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Human Botulism in France, 1875–2016

Unité des Toxines Bactériennes, UMR CNRS 2001, Institut Pasteur, 75015 Paris, France
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Toxins 2020, 12(5), 338; https://doi.org/10.3390/toxins12050338
Received: 25 April 2020 / Revised: 12 May 2020 / Accepted: 18 May 2020 / Published: 21 May 2020
Botulism is a rare but severe disease which is characterized by paralysis and inhibition of secretions. Only a few cases had been reported at the end of the 19th century in France. The disease was frequent during the second world war, and then the incidence decreased progressively. However, human botulism is still present in France with 10–25 cases every year. Food-borne botulism was the main form of botulism in France, whereas infant botulism (17 cases between 2004 and 2016) was rare, and wound and inhalational botulism were exceptional. Type B was the prevalent botulism type and was mainly due to consumption of home-made or small-scale preparations of cured ham and to a lesser extent other pork meat products. In the recent period (2000–2016), a wider diversity of botulism types from various food origin including industrial foods was reported. Severe cases of type A and F botulism as well as type E botulism were more frequent. Albeit rare, the severity of botulism justifies its continued surveillance and recommendations to food industry and consumers regarding food hygiene and preservation practices. View Full-Text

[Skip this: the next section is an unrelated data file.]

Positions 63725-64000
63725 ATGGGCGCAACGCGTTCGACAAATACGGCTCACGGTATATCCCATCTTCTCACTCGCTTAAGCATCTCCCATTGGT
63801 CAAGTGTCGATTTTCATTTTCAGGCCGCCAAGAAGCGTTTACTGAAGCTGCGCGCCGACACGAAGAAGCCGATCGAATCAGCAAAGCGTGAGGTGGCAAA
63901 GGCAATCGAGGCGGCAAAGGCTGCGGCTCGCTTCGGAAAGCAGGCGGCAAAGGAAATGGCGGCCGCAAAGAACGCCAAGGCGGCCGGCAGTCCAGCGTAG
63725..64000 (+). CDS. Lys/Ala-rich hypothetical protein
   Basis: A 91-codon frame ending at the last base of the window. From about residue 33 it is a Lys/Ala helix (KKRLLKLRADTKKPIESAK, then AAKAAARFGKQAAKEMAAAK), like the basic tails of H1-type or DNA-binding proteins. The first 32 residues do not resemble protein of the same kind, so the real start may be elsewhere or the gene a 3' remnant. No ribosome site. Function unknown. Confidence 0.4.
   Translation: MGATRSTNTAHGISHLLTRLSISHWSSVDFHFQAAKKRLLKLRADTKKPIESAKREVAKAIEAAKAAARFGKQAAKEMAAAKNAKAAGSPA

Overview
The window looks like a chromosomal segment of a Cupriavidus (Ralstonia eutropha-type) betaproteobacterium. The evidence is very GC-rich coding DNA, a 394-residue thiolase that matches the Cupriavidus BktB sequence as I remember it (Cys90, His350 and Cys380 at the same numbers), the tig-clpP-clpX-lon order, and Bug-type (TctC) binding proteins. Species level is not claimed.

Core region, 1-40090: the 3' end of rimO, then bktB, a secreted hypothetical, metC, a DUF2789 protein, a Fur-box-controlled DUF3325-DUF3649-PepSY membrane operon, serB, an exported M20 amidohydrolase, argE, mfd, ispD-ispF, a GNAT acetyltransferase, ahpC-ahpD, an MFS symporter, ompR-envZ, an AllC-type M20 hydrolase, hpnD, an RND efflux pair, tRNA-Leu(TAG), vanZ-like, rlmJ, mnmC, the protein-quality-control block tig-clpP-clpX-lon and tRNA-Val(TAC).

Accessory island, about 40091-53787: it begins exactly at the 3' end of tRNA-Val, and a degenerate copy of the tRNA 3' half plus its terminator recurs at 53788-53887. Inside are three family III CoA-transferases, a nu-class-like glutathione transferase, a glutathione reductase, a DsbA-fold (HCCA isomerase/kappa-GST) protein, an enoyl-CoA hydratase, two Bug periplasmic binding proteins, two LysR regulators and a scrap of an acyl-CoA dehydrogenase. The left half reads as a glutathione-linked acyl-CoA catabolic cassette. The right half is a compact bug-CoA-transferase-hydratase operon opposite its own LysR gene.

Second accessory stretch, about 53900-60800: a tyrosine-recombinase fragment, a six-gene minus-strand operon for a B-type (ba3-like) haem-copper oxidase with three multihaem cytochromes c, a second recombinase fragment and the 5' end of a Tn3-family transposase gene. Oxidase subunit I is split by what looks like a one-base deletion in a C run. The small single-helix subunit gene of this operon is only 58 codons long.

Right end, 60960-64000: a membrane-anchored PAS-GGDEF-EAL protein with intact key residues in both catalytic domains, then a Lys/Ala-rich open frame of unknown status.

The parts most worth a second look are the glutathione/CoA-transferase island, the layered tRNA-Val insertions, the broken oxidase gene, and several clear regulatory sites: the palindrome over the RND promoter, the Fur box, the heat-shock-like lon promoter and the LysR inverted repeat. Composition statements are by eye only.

Keywords: botulism; food-borne botulism; infant botulism; Clostridium botulinum; botulinum neurotoxins; food poisoning botulism; food-borne botulism; infant botulism; Clostridium botulinum; botulinum neurotoxins; food poisoning
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Rasetti-Escargueil, C.; Lemichez, E.; Popoff, M.R. Human Botulism in France, 1875–2016. Toxins 2020, 12, 338.

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